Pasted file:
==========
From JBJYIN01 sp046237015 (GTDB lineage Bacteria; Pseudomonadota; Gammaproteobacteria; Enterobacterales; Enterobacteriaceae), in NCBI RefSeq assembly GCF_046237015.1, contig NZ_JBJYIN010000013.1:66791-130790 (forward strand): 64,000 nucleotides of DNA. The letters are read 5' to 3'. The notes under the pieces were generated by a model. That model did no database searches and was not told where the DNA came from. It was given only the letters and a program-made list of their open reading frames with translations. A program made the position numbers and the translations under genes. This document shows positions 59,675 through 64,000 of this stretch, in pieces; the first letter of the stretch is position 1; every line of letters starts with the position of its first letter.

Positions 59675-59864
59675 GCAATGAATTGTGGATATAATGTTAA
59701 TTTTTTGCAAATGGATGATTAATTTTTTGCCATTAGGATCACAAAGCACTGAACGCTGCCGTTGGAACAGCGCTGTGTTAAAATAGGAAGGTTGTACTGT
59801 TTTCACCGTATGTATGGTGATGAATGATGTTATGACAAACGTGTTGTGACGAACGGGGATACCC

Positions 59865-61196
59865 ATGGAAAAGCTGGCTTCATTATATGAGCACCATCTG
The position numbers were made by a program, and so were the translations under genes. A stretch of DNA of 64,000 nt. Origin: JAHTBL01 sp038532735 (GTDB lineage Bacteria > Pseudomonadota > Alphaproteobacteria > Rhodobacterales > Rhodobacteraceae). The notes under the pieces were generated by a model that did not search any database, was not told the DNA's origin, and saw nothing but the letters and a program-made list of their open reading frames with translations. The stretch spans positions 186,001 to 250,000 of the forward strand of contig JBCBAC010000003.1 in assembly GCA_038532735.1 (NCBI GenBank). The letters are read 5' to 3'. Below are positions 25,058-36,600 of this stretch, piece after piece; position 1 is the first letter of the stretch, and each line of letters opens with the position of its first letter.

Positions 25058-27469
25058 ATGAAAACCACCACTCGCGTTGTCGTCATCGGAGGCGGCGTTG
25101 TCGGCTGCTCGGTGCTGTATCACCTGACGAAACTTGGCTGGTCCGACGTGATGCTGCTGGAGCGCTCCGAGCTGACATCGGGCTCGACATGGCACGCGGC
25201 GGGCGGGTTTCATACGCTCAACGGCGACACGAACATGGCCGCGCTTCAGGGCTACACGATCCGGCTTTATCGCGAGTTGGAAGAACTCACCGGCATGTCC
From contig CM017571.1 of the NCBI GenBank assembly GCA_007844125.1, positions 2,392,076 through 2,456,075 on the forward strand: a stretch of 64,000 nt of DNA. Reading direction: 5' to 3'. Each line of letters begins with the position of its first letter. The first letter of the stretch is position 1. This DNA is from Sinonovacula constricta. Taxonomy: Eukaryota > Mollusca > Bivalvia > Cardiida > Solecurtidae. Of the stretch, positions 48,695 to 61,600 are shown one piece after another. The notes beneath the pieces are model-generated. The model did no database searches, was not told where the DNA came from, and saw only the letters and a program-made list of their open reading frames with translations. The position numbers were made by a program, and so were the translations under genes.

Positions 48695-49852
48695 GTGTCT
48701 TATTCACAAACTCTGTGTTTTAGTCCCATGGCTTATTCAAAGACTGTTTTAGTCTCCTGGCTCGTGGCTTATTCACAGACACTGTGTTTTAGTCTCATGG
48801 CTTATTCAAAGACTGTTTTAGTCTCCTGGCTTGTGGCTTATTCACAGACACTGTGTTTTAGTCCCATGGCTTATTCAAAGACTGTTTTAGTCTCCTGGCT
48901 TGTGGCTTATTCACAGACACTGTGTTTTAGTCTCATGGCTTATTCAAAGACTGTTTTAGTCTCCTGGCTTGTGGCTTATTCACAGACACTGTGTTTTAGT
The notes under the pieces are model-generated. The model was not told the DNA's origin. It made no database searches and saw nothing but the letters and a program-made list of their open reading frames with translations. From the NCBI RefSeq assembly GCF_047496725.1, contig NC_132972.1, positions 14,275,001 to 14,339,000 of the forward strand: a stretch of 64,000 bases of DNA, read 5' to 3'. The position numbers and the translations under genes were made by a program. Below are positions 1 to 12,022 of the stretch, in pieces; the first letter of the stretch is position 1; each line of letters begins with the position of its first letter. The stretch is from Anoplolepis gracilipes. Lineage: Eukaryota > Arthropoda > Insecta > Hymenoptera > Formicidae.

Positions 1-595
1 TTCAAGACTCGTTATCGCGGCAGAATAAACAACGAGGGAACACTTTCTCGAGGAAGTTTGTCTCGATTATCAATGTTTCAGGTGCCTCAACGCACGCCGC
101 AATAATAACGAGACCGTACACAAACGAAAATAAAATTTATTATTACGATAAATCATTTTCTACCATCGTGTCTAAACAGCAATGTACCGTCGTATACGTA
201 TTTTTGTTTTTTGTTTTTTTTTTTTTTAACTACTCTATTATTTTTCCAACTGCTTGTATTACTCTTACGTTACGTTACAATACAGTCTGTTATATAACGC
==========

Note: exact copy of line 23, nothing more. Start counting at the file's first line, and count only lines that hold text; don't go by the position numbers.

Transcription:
201 TTTTTGTTTTTTGTTTTTTTTTTTTTTAACTACTCTATTATTTTTCCAACTGCTTGTATTACTCTTACGTTACGTTACAATACAGTCTGTTATATAACGC